Two steps to implement solution:

    1. New congress: new legislation. Adopt ECE rules. Accept them in lieu of NHTSA for Detroit’s own EU models of more efficient cars.

    2. Use auto bailout funds to duplicate the factory supply chain that Ford and GM used there to build those fuel efficient models in Europe, and set up “mirror factories” here in Detroit, so Ford and GM can build them here.

    3. Legislate a binding contract with automakers: that this funding is only for use in producing a (minimum of one) specific fuel efficient model.

    (rather like the govt ordered up X many of aircraft Y for WWII)

    I wonder what a complete factory machinery set-up costs? I don’t know what entire auto factory assembly-lines cost to put together. Does anyone know?

    I would think you could set up here to build at least one model for $25 billion. Maybe it doesn’t take all that much money to adapt what they have here now – after all they bring out new models each year anyway.

  6. llewelly says:

    It may be winter in Washington, D.C.

    One of these years … maybe soon … either winter will come really late, or spring will come early, and it won’t be winter in January in Washington D.C.

  7. red says:

    “Two were issued by the Center for American Progress, headed by John Podesta, co-chair of President-elect Obama’s transition team,”

    “mobilize the game-changing procurement power of the government to buy green energy and products.”

    “Further, we will invest $15 billion each year to catalyze private sector efforts to build a clean energy future.” (from Obama speech in earlier post)

    I’m not sure how much Joe or Bill are aware of every position paper from the Center for American Progress, but I wanted to point out one item from a position paper by Neal Lane and George Abbey on space policy that I think is a spectacularly bad idea, with some implications to our energy and climate situation.

    “Specifically, the decision to phase out the shuttle by 2010 should be reconsidered; it should be flown until a suitable replacement becomes available.”

    In case it’s not obvious, they’re talking about the Space Shuttle.
    “First and foremost, the mandate to stop flying the space shuttle in 2010 meant the United States would depend on Russia for human access to space for at least four years, but more realistically a decade.”

    The paper quite rightly points out that the NASA Shuttle replacement, a set of government rockets and space vehicles called Ares 1, Ares V, and Orion, has delays, cost overruns, and technical problems. These expensive government systems should never have been started, and should probably be totally reworked or replaced when Obama gets in office. However, the solution is not to keep the Space Shuttle going.

    – The Shuttle is too expensive. It costs about $4B per year to maintain. NASA could do a lot with $4B/per: double its Earth Science budget, increase its planetary science budget for climate studies with different conditions from Earth’s, start a new type of Earth science observations using low-cost commercial reusable suborbital vehicles, improve power subsystems and power using subsystems on satellites with spin-offs for home/industry use, research improved airplane fuel efficiency, etc (I could but won’t continue) ….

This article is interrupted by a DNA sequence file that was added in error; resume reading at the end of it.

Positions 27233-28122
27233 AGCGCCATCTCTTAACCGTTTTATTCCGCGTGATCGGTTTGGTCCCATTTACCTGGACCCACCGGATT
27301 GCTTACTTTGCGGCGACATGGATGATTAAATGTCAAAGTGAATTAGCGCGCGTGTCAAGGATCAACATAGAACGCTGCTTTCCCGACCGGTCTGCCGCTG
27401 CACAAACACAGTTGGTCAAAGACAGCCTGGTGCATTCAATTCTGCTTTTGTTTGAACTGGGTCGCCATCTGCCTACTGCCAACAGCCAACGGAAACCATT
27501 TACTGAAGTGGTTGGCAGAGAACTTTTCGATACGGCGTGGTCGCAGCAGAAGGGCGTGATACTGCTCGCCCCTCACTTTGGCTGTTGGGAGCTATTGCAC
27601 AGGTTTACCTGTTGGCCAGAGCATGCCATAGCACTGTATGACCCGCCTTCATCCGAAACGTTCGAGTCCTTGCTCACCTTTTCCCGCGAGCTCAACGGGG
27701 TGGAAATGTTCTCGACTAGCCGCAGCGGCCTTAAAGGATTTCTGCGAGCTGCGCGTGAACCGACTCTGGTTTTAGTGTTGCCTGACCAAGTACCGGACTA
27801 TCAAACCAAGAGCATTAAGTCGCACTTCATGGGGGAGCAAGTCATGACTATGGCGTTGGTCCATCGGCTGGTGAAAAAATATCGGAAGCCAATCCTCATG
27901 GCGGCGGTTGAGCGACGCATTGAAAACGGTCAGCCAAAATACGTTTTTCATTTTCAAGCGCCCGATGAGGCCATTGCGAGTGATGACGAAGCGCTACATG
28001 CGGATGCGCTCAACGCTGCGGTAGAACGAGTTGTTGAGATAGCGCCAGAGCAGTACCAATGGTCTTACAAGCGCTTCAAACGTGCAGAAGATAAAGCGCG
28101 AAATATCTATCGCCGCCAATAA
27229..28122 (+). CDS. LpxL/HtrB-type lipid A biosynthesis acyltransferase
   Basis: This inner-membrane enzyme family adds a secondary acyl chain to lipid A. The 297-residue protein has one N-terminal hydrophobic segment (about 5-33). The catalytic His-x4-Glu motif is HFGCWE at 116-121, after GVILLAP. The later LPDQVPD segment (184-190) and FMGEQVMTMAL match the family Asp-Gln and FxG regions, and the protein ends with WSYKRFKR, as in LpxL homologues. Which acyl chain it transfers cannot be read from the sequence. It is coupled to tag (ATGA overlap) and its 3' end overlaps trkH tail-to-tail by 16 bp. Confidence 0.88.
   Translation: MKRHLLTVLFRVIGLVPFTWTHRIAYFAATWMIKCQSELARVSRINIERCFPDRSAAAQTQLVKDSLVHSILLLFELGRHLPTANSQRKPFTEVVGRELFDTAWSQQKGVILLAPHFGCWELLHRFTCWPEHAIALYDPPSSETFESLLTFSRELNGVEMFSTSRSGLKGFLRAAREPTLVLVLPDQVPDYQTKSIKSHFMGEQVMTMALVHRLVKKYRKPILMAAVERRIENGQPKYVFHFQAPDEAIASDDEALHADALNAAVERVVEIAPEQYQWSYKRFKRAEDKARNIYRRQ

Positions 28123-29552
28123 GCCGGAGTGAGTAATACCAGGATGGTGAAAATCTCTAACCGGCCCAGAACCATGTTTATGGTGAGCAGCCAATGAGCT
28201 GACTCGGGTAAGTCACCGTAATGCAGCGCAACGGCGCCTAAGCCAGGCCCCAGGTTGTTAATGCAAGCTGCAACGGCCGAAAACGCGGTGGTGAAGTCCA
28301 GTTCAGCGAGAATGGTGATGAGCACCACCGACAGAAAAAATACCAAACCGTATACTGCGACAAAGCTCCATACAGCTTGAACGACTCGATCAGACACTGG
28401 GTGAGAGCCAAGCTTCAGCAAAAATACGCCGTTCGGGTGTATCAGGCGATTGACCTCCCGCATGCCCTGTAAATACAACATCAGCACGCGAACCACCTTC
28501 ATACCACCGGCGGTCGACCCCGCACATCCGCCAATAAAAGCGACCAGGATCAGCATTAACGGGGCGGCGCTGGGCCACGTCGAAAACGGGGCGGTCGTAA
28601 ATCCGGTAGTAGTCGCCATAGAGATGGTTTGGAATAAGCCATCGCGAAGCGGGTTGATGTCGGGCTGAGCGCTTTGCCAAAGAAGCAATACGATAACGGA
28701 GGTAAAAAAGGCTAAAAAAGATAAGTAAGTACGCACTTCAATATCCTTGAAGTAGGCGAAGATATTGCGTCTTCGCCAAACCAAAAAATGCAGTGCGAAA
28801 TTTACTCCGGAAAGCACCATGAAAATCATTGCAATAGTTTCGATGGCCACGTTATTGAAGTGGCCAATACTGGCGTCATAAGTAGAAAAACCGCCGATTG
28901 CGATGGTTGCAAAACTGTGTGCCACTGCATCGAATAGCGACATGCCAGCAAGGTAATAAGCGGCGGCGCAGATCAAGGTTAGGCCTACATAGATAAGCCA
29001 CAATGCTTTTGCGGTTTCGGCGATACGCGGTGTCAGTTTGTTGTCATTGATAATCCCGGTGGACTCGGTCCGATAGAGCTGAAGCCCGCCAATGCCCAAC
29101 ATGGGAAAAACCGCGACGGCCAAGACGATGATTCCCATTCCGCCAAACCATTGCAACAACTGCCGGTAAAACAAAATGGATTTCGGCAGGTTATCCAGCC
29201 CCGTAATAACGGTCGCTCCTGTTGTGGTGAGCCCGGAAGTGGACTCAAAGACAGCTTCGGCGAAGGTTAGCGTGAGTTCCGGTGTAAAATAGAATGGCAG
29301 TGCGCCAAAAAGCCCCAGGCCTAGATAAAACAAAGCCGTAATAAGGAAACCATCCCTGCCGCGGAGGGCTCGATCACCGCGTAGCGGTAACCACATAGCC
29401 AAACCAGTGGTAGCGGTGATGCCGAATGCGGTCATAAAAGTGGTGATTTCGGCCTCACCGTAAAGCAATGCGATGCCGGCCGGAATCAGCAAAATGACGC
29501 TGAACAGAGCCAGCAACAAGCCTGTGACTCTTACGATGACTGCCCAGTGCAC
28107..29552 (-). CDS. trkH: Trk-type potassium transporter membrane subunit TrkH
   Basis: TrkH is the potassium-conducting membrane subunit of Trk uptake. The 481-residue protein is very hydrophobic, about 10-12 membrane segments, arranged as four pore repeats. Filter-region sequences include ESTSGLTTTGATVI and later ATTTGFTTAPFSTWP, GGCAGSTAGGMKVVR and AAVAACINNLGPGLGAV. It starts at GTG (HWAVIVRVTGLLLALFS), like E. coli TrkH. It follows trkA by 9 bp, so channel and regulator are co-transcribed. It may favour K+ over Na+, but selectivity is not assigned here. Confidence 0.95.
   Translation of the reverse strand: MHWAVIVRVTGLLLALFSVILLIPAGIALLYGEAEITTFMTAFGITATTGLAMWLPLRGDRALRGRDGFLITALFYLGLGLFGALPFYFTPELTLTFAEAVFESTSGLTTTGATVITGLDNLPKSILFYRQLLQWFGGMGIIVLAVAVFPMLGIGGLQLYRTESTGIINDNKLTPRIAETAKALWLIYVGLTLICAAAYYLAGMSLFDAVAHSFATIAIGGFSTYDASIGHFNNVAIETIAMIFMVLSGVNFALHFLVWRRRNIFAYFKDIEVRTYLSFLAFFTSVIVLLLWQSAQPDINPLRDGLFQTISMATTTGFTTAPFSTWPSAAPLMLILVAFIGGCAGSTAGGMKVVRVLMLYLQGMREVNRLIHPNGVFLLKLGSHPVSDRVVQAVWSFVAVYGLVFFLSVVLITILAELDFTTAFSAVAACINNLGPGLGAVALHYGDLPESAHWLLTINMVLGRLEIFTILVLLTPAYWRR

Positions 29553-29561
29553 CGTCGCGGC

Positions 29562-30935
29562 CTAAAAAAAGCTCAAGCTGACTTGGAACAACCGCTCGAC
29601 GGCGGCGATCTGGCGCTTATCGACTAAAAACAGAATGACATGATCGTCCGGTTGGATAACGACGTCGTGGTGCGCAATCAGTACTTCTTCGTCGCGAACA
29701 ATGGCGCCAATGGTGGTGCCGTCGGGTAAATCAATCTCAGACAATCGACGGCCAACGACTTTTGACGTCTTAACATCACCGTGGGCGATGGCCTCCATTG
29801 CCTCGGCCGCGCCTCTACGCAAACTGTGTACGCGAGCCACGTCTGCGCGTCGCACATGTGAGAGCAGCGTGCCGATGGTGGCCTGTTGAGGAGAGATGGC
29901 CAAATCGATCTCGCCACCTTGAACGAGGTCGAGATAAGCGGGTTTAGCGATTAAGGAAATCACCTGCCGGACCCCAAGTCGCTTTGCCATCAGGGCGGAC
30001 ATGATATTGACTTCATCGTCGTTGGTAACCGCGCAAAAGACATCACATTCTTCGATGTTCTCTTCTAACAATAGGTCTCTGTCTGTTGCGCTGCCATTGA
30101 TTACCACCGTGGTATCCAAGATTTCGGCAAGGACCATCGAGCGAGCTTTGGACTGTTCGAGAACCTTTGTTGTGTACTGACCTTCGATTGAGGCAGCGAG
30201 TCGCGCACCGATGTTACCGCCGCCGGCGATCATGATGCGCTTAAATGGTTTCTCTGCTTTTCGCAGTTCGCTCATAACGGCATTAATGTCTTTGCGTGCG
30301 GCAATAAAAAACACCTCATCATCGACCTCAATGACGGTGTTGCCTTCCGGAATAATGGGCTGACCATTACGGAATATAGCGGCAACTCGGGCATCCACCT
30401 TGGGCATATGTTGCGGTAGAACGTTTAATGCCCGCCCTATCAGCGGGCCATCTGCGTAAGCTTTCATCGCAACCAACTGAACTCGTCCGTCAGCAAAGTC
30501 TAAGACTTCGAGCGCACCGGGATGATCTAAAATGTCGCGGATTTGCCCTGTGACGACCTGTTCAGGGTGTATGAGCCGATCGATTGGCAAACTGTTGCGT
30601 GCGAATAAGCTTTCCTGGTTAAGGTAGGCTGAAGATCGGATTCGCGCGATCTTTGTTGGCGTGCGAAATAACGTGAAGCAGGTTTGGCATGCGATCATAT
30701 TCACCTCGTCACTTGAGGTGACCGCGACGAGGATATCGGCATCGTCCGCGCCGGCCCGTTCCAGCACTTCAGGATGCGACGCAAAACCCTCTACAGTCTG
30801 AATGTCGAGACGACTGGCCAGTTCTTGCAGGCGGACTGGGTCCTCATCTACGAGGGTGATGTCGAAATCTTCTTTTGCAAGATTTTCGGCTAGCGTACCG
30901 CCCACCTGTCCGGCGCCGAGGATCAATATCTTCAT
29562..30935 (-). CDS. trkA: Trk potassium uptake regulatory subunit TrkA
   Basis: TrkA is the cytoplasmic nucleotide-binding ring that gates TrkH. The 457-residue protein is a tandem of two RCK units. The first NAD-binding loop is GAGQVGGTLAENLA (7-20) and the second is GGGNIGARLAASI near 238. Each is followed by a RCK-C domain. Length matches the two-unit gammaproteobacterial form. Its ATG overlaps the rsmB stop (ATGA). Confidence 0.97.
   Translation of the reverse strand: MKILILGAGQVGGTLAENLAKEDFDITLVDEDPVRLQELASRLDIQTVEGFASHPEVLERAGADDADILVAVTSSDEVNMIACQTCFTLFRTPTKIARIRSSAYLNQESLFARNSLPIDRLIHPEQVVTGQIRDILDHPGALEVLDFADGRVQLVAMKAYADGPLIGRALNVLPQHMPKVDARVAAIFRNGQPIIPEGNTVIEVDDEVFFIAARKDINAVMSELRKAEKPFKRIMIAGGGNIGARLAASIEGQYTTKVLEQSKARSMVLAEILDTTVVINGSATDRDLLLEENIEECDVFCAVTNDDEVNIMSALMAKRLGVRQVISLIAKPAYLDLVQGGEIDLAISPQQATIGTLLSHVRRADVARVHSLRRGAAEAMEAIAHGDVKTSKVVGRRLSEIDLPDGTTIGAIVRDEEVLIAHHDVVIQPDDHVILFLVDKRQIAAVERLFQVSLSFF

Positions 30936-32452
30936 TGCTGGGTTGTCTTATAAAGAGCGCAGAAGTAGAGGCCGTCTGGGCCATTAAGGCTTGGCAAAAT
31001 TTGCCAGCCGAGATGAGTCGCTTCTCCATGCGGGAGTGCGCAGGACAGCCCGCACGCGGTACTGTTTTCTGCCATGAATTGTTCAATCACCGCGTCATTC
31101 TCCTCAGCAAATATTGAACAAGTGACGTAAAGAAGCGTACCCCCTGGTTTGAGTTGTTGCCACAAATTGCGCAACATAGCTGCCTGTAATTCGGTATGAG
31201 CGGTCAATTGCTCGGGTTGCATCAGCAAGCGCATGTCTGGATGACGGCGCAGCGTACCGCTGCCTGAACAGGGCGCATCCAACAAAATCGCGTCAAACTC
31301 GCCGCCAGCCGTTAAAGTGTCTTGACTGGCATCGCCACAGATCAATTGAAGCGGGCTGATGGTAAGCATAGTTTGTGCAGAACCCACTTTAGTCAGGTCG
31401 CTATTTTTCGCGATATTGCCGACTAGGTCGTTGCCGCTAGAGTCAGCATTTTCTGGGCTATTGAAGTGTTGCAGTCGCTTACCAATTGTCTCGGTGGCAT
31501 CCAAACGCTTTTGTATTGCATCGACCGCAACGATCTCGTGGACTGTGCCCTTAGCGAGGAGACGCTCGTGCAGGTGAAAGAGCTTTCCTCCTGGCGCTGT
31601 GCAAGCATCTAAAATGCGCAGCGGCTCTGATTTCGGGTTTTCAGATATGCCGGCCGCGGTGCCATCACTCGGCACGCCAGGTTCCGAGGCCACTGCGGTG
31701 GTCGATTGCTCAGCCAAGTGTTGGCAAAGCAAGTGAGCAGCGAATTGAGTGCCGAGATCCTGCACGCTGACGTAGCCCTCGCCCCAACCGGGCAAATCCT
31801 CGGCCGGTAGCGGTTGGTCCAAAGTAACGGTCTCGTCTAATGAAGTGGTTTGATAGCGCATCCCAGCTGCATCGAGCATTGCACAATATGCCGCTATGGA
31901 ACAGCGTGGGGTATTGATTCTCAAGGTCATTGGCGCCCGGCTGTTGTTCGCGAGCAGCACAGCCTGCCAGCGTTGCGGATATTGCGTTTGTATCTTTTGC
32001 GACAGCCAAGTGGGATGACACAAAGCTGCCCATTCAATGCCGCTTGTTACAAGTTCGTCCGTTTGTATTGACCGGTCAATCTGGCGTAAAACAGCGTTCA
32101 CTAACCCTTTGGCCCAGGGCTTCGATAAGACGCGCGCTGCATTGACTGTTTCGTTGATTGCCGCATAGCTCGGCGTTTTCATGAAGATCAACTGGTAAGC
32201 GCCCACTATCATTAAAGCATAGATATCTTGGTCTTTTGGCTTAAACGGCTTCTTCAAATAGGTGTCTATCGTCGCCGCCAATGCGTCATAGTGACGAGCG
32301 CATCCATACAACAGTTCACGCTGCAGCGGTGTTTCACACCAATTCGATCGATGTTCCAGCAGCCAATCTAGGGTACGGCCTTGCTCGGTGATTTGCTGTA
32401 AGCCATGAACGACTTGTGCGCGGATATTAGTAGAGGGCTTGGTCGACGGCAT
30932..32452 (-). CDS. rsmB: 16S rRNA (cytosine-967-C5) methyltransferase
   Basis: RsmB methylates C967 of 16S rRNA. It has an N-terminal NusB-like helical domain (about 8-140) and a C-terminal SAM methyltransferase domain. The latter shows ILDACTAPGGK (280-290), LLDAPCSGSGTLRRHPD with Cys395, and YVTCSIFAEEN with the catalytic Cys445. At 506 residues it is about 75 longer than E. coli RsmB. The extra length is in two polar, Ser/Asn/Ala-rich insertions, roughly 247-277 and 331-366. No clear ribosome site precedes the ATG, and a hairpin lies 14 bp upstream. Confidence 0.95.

– The Shuttle has shown that it’s dangerous, and cannot be made safe (eg: no ejection seats).

    – NASA already has a modestly-funded program to encourage commercial vehicles to send cargo to and from the Space Station, in exactly the sense of the quotes at the top of the government encouraging private enterprise to solve national problems. This effort should be expanded to crew (including ISS rescue). Continuing the Shuttle would crush this innovative effort. One of the primary participants happens to spin off environmentally-useful companies like GeoEye; the other is run by Musk of Tesla Motors. Would their other efforts survive if this one was wiped out by Shuttle?

    – The position paper is reluctant to depend on Russian Soyuz for ISS access, but we already do that. Shuttle does not and can not serve as an ISS emergency crew return vehicle unless we only man ISS for a week or so. Thus continuing Shuttle would actually wipe out our efforts to have a U.S. alternative to Soyuz (U.S. commercial vehicles).

    The rest of the paper is fine. I don’t agree with every sentence, but many points are totally right, like increasing NASA’s science and aeronautics efforts (perhaps with a focus on energy/environment). However, continuing the Shuttle would make just about all of the rest quite difficult to fund.

  8. Jay Alt says:

    Bill –
    In your survey of things the federal government should be doing, did you identify areas
    where it would be most helpful for states to initiate their own actions?

    What do you think are the most important items or areas that citizens must urge representatives and govts to address at the state level?